A conveyor belt that moved coal through the Deely plant.
A conveyor belt that moved coal through the Deely plant. Credit: Bonnie Arbittier / San Antonio Report

Mann cited an October 2018 report from the Intergovernmental Panel on Climate Change that found global warming would hit 1.5 degrees Celsius above pre-industrial levels between 2030 and 2052 if temperatures continued to rise at the same rate. That would result in sea levels rising and more extreme weather, among other things.

“It basically said if we don’t act quickly and aggressively, we’re screwed,” Mann said. “With respect to that, the specific dates in there that some of the recommendations point to is that we need to have peaked in 2030 for greenhouse gas emissions. And the easiest way to take a big chunk of greenhouse gas emissions out of San Antonio’s inventory is to go to the biggest polluter in San Antonio and Bexar County, and that’s CPS Energy.”

Attwater, who founded local company One80 Solar, said many of his clients don’t even consider the impact on climate change when they choose to go solar — they see it as a way to generate their own power.

“It’s about saving money,” he said. “It takes four to six years to pay back, then you have free power.”

Ledbetter leads BuildSA Green, an organization devoted to helping people devise ways to build for a more energy-efficient lifestyle – including how to go solar – for free. The voluntary program helps with rebates and design, and home builders and commercial developers alike see the benefit of lowering energy bills for their customers, she said.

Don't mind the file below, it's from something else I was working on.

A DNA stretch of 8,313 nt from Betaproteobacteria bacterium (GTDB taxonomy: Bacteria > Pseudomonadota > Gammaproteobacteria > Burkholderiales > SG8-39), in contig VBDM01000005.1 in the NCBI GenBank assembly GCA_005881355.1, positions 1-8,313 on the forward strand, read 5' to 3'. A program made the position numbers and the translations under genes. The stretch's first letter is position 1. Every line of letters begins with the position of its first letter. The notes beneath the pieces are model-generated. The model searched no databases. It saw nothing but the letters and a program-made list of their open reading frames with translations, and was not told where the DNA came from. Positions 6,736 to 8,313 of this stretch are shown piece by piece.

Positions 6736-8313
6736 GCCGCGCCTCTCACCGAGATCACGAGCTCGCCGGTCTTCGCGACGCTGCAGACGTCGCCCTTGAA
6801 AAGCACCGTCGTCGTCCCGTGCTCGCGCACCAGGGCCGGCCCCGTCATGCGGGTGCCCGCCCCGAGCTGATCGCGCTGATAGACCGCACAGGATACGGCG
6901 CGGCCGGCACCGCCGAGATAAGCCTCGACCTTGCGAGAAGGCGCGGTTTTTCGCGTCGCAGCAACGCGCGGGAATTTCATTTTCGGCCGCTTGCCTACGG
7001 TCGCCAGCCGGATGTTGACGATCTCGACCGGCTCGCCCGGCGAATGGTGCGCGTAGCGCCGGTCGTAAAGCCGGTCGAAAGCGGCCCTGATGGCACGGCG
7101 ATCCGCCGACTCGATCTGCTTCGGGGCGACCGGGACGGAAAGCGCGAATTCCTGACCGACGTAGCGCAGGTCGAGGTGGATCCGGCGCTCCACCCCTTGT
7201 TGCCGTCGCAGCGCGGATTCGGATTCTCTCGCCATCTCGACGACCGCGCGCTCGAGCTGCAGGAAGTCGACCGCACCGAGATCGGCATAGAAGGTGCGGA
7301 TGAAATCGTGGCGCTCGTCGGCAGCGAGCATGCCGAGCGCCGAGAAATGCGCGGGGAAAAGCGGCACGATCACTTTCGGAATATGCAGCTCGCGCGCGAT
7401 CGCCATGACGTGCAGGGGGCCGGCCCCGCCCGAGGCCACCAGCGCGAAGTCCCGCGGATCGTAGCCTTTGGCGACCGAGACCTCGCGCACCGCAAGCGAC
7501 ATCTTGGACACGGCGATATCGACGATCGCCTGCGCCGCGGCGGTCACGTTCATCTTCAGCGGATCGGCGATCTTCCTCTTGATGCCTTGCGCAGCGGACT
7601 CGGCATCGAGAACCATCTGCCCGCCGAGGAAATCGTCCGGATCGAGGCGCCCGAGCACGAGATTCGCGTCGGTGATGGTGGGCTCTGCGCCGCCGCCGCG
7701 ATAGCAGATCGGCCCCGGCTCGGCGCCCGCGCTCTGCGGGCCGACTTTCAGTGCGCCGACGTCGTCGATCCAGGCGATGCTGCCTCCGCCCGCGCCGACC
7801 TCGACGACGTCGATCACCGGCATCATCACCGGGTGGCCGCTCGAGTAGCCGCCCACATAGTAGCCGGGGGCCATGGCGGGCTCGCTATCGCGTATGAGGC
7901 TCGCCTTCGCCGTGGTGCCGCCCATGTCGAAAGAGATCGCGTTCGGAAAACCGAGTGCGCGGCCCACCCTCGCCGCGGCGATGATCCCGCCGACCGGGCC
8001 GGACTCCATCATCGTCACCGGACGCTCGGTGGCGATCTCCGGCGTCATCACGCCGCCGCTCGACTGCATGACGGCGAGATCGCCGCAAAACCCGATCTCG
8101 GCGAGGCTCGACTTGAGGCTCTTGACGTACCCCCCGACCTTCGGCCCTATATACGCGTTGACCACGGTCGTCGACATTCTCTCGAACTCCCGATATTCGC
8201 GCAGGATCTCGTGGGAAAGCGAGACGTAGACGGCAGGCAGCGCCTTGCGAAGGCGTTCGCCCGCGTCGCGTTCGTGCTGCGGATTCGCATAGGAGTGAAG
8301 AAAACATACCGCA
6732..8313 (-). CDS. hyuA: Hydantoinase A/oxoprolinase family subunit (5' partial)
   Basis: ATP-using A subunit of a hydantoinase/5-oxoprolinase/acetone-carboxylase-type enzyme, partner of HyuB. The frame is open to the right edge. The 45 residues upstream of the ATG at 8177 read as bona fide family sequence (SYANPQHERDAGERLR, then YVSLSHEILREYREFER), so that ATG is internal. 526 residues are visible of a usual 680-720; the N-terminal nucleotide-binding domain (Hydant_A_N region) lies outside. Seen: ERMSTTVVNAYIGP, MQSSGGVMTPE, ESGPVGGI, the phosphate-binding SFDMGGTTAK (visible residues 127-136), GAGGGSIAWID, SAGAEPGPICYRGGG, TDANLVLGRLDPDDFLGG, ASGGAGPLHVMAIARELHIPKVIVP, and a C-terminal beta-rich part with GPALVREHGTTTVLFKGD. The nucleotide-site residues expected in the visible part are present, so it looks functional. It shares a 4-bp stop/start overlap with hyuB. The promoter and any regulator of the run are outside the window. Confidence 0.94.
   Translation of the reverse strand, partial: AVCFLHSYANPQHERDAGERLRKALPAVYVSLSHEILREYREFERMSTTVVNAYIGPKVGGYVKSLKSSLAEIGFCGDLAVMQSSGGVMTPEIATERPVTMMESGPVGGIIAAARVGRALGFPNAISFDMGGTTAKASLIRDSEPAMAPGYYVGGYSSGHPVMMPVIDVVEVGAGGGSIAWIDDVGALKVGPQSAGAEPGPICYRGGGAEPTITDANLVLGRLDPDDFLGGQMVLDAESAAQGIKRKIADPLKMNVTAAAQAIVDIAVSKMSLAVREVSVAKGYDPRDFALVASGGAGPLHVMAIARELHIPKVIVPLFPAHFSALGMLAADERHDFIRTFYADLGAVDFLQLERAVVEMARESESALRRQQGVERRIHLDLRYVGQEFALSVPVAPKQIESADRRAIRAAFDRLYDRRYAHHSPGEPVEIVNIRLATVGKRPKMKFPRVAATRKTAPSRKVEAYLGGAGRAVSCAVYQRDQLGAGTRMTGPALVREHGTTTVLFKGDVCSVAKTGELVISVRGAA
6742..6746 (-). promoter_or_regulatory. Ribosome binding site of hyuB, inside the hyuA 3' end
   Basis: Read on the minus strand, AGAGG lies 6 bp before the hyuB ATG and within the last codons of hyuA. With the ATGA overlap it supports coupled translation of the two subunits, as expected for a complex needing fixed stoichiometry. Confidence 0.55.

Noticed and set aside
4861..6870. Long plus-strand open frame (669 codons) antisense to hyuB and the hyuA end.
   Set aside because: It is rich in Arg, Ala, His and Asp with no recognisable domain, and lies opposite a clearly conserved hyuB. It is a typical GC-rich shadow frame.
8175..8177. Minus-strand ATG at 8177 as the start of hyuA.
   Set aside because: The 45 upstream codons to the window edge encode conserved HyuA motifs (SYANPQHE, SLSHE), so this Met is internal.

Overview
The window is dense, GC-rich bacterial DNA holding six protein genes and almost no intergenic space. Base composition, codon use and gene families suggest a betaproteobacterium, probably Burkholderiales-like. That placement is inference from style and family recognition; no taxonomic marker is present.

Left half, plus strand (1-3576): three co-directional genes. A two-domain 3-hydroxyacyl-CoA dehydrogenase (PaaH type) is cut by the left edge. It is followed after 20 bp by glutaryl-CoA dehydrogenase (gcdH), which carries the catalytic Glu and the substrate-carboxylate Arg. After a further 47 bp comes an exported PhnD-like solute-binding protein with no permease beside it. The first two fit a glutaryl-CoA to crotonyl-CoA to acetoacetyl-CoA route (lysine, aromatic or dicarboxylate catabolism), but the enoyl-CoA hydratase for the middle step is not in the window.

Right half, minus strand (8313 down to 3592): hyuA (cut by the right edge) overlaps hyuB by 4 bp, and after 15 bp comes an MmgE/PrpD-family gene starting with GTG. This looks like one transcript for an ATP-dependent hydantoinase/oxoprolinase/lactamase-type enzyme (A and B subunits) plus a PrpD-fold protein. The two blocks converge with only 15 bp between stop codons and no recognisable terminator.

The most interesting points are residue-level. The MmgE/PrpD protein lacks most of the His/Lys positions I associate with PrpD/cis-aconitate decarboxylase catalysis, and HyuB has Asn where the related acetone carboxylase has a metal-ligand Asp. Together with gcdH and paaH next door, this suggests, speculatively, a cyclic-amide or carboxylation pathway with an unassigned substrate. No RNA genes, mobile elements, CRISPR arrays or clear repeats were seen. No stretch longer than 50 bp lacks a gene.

“I think we have 1,900 projects under construction today, and the results are great,” Ledbetter said. “We’ve reduced demand 11.8 megawatts at peak demand reduction, and 190 pounds of CO2. That’s like taking 16,000 cars off the road every year.”

Advanced Solar workers install solar panels on Allison Carrazco's roof.
Workers install solar panels on the roof of a home on the East Side. Credit: Kathryn Boyd-Batstone / San Antonio Report

Gold-Williams added that CPS Energy offering incentives for installing solar panels has aided in that energy form’s success. The utility pledged $849 million toward its Save for Tomorrow Energy Plan, which offers a rebate of 60 cents per watt of installed solar capacity.

“It’s a community investment to change and support change in technology,” she said. “The complication is that not everybody can put a solar panel on their home or even has an interest in it.”

Gold-Williams said CPS Energy “can and will” invest in solar, but much of the challenge that comes with solar power is ensuring that it’s as reliable as a fossil-fueled source. She also announced that the utility will soon launch a solar power stakeholder group to discuss such challenges.

Missed the talk? Watch the discussion in full here.

Jackie Wang

Jackie Wang is the local government reporter at the San Antonio Report.